“Presenting Korea’s Past: Melodrama, Spectacle, and Democracy in Post-2000 Historical Films” examines the revival of the cinematic genre of sagŭk in South Korea in the 2000s. The diegesis of sagŭk film portrays premodern dynastic eras of Korea. This project analyzes the evolution of the genre by genealogically tracing its rise and fall and investigates determinants of the genre’s consequential comeback since the new millennium. Built upon film scholar Linda Williams’ exposition of “a space of innocence” and Rick Altman’s genre theory, this dissertation argues that a powerful nostalgic imagination of innocence exists within the genre and suggests that the newly articulated innocence is one of the determinants of the revival of genre. However, the specific nature of innocence and how it is delivered varies. This dissertation demonstrates that because of an intensification of globalization and resistance to late capitalism, innocence is less associated with nationhood and national identity but more associated with a universalistic and utopian way of existing within a collective community. “Presenting Korea’s Past” concludes that the genre is a site of constant struggle among the producing powers and consumers and that the spectators are the main agents of the genre’s transformation.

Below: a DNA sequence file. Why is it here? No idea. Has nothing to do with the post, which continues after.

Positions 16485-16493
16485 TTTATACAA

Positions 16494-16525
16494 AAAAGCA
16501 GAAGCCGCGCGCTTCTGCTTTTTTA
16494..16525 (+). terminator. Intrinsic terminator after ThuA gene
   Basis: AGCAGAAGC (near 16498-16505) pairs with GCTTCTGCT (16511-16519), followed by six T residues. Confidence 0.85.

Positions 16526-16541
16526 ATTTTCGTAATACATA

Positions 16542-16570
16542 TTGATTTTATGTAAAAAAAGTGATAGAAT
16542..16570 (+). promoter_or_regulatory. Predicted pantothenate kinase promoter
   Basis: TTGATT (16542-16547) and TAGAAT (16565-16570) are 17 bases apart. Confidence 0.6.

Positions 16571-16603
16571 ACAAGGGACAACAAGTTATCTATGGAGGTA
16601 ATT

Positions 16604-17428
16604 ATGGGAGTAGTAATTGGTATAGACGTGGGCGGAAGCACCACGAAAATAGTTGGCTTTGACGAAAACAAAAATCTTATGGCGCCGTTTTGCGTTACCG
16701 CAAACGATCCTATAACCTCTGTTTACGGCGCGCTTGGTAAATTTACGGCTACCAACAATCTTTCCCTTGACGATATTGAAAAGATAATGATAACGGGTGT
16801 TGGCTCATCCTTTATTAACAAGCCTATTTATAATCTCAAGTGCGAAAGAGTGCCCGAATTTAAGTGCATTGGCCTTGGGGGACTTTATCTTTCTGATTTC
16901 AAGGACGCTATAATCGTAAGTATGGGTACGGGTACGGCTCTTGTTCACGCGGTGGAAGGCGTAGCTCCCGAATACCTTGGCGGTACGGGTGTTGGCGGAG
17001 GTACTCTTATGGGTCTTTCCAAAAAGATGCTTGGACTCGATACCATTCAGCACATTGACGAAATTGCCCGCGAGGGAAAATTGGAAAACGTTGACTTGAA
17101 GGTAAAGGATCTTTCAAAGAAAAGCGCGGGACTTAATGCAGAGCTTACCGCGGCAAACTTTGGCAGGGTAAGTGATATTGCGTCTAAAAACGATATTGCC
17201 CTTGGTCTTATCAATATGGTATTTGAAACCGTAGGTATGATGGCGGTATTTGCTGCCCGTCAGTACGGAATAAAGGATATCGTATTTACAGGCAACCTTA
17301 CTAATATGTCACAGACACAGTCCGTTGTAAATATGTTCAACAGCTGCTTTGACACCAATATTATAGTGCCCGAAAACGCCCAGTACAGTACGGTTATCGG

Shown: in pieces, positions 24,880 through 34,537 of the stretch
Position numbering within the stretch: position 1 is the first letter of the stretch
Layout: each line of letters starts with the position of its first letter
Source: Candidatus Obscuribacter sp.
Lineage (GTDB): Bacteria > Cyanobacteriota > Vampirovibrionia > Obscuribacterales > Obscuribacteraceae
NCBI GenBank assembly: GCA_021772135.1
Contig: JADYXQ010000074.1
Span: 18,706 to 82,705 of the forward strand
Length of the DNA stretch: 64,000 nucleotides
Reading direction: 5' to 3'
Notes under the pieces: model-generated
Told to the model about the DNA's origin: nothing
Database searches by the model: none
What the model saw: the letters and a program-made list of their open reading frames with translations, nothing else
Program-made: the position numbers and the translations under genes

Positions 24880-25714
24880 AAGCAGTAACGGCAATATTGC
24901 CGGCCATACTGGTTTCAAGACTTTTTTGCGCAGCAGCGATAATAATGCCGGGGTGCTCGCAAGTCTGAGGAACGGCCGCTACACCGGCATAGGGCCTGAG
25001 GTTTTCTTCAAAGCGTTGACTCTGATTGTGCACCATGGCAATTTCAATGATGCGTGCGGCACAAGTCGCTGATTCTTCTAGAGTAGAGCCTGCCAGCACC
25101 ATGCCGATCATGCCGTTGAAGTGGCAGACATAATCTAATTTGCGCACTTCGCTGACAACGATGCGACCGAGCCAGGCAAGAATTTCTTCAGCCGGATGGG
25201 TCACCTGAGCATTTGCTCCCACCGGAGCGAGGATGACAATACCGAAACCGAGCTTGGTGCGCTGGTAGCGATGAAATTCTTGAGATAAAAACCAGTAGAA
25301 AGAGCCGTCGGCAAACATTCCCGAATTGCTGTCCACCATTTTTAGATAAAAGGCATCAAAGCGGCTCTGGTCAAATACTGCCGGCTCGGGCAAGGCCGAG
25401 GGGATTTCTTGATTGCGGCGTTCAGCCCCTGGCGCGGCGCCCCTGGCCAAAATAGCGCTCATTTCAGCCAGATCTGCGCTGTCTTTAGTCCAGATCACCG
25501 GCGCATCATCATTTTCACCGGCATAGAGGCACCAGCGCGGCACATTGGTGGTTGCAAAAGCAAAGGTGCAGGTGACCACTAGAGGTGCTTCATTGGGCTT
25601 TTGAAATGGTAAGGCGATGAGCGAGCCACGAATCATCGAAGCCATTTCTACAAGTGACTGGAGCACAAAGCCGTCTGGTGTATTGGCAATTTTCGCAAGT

University of Minnesota Ph.D. dissertation. October 2020. Major: East Asian Studies. Advisor: Travis Workman. 1 computer file (PDF); vii, 203 pages.
Presenting Korea's Past: Melodrama, Spectacle, and Democracy in Post-2000 Historical Films.
Retrieved from the University of Minnesota Digital Conservancy,
Content distributed via the University of Minnesota's Digital Conservancy may be subject to additional license and use restrictions applied by the depositor.